You need to use something call Kronecker's theorem. It is not hard, so we will prove it. Let F be a field and f(x) in F[x] be a non-constant polynomial. Then there exists an extension field K over F and such that . By unique factorization we can write f(x) as a product of irreducible polynomials. Thus it is necessary an sufficient that only of those factors p(x) has a zero . Since is a non-constant polynomial which is irreducible over F it means is a field. Let us call this field . We can identify that K contains F (up to isomorphism) by (where is the equivalence class mod ) for . Next we note that is a zero of for . Thus is an extension field that we desired. Now to go into induction you have to note that if f(x) is an arbitrary non-constant polynomial then we factorize it were all are irreducible. Now apply the argument on every irreducible factor times. Thus, there exists an extension field K such thatsplits(meaning factors into linear factors).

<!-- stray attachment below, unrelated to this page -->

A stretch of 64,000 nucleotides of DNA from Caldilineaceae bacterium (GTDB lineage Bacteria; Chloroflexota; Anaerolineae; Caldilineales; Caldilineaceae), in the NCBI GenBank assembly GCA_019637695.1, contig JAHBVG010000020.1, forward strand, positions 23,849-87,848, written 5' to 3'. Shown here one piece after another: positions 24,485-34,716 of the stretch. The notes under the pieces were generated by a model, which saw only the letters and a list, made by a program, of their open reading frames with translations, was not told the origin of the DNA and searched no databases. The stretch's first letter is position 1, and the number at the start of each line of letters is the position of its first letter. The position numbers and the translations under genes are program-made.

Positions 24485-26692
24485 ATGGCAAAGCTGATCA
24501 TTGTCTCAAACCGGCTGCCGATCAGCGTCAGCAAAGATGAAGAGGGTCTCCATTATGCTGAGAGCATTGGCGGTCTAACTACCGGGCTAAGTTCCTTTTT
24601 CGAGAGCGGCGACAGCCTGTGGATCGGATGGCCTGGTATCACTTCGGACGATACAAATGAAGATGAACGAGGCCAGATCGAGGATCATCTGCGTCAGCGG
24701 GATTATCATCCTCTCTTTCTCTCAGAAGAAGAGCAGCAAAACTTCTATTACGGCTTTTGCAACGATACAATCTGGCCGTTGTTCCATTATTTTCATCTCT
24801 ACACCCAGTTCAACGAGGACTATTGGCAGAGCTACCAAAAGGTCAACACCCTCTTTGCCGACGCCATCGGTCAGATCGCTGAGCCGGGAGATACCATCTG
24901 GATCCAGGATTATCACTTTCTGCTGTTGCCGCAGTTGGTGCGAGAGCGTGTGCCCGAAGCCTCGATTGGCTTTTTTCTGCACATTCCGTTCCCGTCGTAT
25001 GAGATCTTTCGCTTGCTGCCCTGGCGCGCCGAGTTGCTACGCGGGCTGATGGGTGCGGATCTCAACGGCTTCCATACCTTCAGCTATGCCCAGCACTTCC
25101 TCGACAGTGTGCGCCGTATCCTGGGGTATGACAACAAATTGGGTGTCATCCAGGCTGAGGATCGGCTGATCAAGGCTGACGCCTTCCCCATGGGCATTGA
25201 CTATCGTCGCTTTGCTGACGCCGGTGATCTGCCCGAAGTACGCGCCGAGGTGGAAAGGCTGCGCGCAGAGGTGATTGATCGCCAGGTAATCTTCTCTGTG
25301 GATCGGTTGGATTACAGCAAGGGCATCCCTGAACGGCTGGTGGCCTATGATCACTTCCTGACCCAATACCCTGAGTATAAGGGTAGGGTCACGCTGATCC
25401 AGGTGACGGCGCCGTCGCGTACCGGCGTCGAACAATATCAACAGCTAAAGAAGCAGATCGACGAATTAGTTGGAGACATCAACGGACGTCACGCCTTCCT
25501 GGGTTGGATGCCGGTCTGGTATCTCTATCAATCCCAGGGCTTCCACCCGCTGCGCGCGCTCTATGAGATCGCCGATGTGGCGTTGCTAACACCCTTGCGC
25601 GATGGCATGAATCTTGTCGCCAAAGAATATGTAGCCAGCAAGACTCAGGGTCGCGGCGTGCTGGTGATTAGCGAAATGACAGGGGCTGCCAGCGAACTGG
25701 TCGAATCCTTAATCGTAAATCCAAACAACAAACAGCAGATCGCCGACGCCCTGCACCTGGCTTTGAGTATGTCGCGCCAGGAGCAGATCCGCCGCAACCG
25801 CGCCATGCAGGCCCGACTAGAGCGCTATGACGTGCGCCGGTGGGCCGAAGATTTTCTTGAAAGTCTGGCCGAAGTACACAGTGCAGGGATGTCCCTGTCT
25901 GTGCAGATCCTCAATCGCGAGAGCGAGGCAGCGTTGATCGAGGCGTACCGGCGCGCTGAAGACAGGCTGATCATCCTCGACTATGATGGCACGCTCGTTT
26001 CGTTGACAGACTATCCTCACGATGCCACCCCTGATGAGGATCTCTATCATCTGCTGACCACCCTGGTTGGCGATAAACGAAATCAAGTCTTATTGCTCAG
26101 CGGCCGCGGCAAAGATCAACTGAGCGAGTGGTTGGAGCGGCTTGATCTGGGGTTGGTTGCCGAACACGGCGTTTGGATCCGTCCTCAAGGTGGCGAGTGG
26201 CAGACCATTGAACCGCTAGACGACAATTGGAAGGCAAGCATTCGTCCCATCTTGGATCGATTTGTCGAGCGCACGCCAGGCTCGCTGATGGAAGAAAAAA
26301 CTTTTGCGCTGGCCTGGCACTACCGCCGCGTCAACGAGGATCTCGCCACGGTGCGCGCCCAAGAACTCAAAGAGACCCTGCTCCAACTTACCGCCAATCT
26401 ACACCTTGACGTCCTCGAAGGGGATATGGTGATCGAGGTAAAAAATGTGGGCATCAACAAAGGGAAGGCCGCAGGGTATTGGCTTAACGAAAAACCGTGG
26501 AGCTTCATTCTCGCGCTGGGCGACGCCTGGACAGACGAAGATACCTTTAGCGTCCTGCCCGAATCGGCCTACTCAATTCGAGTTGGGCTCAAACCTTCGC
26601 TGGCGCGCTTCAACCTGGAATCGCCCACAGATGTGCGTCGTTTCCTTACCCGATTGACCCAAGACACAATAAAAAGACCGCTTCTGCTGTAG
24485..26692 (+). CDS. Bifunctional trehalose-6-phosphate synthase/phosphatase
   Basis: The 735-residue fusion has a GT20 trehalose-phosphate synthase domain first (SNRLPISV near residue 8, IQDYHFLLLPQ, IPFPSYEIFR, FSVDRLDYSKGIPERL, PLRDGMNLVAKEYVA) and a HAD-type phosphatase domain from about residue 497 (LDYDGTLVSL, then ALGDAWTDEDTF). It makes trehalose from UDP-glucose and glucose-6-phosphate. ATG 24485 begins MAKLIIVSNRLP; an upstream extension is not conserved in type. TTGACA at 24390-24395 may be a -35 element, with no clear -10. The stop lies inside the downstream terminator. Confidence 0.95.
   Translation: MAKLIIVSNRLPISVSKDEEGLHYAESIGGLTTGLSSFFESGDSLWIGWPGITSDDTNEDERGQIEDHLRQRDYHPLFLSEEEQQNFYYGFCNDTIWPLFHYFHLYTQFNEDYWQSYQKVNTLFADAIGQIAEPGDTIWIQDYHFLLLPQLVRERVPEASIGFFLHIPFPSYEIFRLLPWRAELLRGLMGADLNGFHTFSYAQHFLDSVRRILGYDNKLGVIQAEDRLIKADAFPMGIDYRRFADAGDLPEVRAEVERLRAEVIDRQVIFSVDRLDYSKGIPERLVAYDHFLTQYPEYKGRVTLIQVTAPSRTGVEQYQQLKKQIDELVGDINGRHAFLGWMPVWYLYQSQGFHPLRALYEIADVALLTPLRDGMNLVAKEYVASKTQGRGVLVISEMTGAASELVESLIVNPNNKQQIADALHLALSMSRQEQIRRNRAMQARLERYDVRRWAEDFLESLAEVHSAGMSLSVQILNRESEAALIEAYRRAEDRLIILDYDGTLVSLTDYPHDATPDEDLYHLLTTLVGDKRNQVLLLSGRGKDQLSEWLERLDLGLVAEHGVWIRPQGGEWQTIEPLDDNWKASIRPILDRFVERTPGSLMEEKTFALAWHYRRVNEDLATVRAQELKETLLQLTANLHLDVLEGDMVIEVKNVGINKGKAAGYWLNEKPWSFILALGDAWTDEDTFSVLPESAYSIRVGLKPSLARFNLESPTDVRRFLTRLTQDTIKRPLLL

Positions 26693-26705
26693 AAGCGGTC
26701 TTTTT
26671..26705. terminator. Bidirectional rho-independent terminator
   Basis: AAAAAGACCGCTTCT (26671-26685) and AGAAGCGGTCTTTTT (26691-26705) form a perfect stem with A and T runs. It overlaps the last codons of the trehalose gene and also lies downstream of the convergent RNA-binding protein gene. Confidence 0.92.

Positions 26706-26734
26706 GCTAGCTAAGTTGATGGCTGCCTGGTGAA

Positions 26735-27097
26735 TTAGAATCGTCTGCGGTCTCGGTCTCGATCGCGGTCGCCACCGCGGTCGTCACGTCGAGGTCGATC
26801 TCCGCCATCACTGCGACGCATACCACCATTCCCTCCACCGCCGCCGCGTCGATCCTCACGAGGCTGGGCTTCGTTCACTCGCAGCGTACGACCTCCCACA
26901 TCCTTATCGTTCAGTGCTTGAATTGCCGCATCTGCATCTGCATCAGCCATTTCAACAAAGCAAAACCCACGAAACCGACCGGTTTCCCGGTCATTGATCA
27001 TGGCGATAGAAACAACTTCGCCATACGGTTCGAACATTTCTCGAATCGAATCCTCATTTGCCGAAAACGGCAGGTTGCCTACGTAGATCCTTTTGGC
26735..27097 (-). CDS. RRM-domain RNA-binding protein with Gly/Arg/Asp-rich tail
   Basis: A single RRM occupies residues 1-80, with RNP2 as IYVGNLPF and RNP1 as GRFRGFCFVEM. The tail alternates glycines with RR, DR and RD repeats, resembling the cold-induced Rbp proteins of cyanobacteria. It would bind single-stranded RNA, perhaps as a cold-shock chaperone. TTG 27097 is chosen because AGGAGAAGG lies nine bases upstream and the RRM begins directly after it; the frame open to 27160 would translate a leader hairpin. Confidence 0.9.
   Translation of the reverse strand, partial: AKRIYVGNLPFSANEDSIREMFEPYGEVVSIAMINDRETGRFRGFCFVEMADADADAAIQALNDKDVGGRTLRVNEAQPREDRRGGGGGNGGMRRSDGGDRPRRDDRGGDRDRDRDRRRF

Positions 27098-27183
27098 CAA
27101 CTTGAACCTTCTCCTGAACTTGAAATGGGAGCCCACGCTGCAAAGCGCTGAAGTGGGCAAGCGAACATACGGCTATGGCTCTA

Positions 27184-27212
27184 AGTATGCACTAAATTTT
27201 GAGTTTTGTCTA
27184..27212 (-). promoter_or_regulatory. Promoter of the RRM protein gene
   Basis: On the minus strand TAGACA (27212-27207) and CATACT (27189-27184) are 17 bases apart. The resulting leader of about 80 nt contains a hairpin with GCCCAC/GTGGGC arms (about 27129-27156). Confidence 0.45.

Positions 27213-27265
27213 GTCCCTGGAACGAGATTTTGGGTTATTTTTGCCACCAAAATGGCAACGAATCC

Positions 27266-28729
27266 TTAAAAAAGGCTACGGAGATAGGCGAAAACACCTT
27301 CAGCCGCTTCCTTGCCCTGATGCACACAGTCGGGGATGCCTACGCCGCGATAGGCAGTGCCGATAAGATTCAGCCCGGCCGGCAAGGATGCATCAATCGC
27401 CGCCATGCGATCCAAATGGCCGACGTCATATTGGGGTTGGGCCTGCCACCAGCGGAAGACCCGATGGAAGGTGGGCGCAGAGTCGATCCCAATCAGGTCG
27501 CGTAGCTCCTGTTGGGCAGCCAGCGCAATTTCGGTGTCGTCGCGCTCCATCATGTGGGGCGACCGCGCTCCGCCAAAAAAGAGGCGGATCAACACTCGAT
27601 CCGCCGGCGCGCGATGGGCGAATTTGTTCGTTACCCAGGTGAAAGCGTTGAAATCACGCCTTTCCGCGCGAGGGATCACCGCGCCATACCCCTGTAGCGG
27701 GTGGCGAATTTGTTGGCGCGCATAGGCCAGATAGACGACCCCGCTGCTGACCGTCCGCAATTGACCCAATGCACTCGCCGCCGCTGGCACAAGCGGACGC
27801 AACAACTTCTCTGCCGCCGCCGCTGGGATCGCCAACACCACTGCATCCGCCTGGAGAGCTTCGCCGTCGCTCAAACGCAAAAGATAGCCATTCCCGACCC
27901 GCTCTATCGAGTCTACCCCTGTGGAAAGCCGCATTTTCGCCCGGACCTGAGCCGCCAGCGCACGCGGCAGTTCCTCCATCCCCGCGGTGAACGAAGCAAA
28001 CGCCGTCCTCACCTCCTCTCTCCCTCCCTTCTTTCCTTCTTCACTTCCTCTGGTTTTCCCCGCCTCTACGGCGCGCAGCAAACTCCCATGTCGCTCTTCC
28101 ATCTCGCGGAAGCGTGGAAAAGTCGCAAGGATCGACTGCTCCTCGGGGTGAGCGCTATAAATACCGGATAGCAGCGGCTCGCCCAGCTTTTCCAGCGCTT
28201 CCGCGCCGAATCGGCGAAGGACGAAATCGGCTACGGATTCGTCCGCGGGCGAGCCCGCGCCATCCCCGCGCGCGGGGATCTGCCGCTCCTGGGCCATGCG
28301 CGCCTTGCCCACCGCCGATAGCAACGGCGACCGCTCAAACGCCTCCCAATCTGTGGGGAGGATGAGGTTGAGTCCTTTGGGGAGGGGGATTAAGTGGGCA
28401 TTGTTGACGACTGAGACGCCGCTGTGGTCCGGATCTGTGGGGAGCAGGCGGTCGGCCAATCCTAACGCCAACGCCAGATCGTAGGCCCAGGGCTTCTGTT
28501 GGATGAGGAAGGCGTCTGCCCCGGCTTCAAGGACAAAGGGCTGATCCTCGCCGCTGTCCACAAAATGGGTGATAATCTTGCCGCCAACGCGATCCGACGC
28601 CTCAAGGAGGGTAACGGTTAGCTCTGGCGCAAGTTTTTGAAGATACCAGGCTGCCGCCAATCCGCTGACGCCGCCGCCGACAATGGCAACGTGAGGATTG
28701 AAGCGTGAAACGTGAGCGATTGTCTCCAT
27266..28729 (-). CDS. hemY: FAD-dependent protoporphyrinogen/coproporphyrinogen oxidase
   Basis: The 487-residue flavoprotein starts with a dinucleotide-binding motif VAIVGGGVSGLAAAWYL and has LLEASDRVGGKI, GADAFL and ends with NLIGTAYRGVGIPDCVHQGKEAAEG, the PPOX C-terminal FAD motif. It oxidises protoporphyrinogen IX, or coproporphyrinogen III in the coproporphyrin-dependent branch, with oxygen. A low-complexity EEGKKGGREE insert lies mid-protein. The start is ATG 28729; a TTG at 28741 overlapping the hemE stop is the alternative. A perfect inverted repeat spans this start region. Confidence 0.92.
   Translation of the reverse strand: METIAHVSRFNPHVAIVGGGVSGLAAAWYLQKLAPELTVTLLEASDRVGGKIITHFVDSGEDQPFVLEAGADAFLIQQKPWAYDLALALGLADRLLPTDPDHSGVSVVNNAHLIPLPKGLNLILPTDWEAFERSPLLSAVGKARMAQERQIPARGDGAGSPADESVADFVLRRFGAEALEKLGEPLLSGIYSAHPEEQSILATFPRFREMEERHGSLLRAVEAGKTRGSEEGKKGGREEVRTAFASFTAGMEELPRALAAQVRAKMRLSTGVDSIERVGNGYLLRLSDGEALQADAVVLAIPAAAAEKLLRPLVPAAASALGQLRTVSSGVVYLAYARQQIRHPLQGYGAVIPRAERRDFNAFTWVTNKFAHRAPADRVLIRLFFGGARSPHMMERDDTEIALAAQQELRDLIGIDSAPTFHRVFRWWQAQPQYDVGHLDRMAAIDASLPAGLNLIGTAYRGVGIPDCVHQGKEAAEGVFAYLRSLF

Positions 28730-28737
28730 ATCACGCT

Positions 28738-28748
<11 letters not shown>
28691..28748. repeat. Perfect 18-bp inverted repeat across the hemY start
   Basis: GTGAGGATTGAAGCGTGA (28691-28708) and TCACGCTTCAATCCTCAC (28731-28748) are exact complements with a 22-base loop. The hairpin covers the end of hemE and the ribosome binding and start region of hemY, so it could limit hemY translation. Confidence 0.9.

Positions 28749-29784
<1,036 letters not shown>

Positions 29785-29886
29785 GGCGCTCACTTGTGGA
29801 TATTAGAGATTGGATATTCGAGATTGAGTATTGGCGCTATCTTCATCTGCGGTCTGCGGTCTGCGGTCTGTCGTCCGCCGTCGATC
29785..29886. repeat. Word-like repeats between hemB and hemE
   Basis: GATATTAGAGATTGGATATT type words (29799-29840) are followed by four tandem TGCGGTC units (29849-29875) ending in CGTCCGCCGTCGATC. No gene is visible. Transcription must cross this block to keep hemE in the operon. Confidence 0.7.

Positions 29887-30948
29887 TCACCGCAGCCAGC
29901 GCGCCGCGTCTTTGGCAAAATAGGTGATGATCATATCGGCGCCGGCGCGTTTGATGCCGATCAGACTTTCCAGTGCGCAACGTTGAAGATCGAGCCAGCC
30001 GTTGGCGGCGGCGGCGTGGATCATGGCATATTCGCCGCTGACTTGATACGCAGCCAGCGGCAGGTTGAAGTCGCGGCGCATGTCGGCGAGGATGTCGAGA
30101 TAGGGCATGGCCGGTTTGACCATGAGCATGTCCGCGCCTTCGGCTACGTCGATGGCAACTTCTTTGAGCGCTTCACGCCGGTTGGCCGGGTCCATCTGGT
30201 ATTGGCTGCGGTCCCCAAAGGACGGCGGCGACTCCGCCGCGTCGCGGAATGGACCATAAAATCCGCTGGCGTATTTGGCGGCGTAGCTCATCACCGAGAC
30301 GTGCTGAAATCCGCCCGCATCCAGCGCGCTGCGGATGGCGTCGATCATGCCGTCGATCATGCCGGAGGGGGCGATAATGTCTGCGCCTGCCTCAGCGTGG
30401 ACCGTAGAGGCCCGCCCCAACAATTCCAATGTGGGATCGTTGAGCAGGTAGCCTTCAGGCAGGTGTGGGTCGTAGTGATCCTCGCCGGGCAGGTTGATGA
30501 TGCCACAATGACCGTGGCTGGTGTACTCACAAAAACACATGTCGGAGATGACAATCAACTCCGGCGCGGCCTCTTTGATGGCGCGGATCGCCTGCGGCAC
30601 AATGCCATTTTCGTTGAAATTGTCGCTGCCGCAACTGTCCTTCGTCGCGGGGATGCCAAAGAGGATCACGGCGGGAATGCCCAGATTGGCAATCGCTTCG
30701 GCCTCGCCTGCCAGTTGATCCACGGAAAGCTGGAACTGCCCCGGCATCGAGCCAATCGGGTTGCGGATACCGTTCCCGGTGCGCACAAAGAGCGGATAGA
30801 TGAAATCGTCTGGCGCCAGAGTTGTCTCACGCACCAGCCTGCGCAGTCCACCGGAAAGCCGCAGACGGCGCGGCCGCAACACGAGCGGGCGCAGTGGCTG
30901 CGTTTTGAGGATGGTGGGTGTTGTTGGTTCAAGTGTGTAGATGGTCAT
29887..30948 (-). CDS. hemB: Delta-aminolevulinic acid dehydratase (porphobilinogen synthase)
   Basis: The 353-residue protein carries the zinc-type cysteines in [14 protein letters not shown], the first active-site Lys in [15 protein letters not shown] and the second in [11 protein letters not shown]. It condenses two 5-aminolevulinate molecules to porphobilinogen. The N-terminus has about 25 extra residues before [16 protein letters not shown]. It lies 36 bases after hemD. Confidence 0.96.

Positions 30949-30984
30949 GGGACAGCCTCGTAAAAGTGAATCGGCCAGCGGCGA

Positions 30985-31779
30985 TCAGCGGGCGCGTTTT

You can make this result a little stronger: Given field F there is extension field K for a non-constant polynomial such such [K:F]<=n! where n = deg f(x) and f(x) splits over K.